Jack and his beans at the play dough table.

I can’t get past what wonderful opportunities stories are for language extension,  and in this context, fine motor skills, not to mention a familiarity with pattern, sequence, and  numeracy, etc . Like any new activity, story ad-libbing  takes time to become part of daily culture and expectation. After a few weeks of exposure to the possibilities of recreating  stories while at the carpentry table, play dough table or sandpit, the children increasingly join in, make suggestions and generally take over! Which is, of course, the goal.

In the meantime I get to have quite a lot of fun being the primary narrator and maker. There are so many opportunities to ask children to support: to remember the next bit, to make another eight coins for the giant or to make the cupboard behind which Jack can hide, or to invite powerful vocal participation for the Fee Fi Fo Fum bit. ( One girl leapt to her feet in absolute delight, crying out,”That’s what my Dad says to me!”)

So here are the images, and I hope that you as the reader feel encouraged to go for it too. Children do not expect perfection. If you say, ‘and this is the chicken which lays golden eggs’, then they accept that that is what it is, mostly. If they don’t accept it, then pause and maybe someone else can offer a more acceptable hen!

This beast ( on the right) is admittedly the hardest character to create but  it’s just one egg like shape with another egg like shape for the head, four more for the legs… more conversation possibilities here about what else does a cow  have? horns, tail, etc……

And so the story begins with Jack (in the middle) taking the cow to market to sell and trading her for five magic beans. Numeracy! ( if  you need justification!)

 

 

This is Jack in bed with no supper, an irate mother and five beans thrown out the window. One long sausage wrapped around her back gave me the hands on hips posture I hoped for.

 

 

 

 

And what do you know! in the morning , the beans had germinated and sprouted and continued to grow. Much rapid sausage rolling and leaves attached.

At this point you have probably realised that I was far too busy narrating and rolling to be taking photos.  So these are post action mock ups! And with no danger of including photos of children for whom I have no website permission. At the time it was very lively, with about six or seven children involved and participating and listening intently.

 

 

 

 

And here is that mystery person at the top of the bean stalk with words to share with Jack, who was amazed to discover that she knew his  name!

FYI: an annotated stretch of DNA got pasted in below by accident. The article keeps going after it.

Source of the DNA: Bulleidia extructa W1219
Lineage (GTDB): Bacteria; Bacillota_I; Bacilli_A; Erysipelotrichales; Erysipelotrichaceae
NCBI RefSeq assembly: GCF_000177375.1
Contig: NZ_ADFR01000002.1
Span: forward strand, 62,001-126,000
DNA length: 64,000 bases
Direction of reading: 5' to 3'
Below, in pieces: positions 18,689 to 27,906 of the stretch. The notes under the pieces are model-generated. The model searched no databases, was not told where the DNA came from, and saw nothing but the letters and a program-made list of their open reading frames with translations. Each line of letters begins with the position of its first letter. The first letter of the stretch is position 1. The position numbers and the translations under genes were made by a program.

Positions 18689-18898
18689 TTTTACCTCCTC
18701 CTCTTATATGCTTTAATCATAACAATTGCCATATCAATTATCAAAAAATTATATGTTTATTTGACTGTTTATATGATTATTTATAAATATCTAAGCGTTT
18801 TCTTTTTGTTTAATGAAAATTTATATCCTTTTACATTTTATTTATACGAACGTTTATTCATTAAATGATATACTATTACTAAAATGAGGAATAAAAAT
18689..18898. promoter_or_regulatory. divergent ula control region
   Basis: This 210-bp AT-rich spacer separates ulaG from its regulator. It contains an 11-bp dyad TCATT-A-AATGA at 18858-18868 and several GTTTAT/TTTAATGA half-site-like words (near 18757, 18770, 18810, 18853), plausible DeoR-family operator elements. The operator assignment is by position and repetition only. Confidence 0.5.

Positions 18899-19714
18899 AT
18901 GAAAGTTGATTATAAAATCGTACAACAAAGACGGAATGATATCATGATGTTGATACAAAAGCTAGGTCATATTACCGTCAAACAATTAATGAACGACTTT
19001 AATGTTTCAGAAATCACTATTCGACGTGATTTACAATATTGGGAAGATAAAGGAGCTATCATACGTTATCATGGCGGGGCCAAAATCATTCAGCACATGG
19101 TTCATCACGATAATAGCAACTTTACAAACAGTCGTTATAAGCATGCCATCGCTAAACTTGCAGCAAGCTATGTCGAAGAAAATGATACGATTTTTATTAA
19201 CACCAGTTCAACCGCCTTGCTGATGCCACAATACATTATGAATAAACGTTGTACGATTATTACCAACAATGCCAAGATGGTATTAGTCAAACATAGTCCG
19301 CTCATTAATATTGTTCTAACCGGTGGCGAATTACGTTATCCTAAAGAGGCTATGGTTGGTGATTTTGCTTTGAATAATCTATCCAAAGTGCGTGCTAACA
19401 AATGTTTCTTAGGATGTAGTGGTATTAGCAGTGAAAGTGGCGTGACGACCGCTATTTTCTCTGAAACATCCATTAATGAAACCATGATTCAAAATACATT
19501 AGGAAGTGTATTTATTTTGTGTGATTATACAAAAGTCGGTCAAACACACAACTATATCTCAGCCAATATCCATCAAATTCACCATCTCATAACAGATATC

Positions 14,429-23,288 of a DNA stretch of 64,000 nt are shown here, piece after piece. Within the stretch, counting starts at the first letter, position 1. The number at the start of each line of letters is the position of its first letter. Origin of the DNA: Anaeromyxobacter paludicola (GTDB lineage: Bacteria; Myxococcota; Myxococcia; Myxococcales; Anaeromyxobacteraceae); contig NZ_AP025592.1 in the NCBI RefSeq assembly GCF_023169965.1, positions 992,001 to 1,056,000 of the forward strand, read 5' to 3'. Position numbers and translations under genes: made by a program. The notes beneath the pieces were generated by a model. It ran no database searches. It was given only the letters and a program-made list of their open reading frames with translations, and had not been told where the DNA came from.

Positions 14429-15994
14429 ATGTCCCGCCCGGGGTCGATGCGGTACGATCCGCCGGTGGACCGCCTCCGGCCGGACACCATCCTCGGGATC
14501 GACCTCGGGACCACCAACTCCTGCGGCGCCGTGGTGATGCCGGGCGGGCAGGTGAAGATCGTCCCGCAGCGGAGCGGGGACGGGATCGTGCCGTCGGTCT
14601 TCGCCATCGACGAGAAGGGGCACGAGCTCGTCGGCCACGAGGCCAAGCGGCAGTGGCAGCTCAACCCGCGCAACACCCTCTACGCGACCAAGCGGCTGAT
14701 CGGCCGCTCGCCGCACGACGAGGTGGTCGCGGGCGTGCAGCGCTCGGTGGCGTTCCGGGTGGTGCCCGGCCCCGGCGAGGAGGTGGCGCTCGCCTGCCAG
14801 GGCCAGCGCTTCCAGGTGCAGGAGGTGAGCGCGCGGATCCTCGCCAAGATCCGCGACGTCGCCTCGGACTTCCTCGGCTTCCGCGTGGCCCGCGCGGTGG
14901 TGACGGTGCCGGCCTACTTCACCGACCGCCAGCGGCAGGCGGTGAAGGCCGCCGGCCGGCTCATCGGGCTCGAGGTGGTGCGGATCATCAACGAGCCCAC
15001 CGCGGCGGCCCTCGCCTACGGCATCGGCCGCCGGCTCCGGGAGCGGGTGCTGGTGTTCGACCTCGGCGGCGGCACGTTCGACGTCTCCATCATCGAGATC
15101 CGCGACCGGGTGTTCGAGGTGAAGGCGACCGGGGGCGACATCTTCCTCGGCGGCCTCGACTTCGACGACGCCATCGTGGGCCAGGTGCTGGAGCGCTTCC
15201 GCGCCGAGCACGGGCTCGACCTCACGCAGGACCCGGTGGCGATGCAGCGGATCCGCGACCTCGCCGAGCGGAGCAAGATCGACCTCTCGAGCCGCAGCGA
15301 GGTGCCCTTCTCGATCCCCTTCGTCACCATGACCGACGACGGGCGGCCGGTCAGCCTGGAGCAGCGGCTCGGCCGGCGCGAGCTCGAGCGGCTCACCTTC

http://fairytales4u.com/story/jackand.htm

 

 

 

 

 

This is the part I really rather like and that is to be modelling ingenious ways to overcome the lack of ‘correct’ props and to improvise. I regard this as a sorry lack in our current consumer society; one can buy every thing and one does not have to exercise ingenuity and imagination. So here are some plastic tongs doing an admirable job of being an imposing castle door for Jack to see as  he walks along the road to the front door!    It was a bean stalk and transformed ( by obligingly lying down) into a road!

 

 

 

 

 

 

 

Here is the Giant’s wife with a large table (mug) and Jack     can just be seen on the other side of the table.. And now come the footsteps!! And the Fee Fo Fi Fum….

 

 

 

 

 

 

Giant and Giant’s wife and golden chicken on the table after dinner and Jack is hiding behind the cupboard.

The idea of having a playdough base for the castle was by chance but it did make it possible to stand up ‘people’.

 

 

 

This is the bag and the ten golden coins which Jack will also run off with once the Giant is asleep. And then the harp which sings and can call out to its master when Jack runs off with it. And in the last photo the Giant is chasing Jack down the road, with the harp calling out. Alas, there is no photo of the Giant lying collapsed in a crumpled heap beside the chopped down bean stalk. One girl suggested that an ambulance would be needed. I told her that no, actually the Giant was dead because he was so heavy and he had fallen such a long way down. Should I have accepted the more benign change to the storyline? I certainly could have discussed it with all the children, but alas I did not, merely marvelling at what an enormous hole Jack and his mother would have had to dig…opening up more dialogue about being able to employ people to help you when you have that much wealth. The end.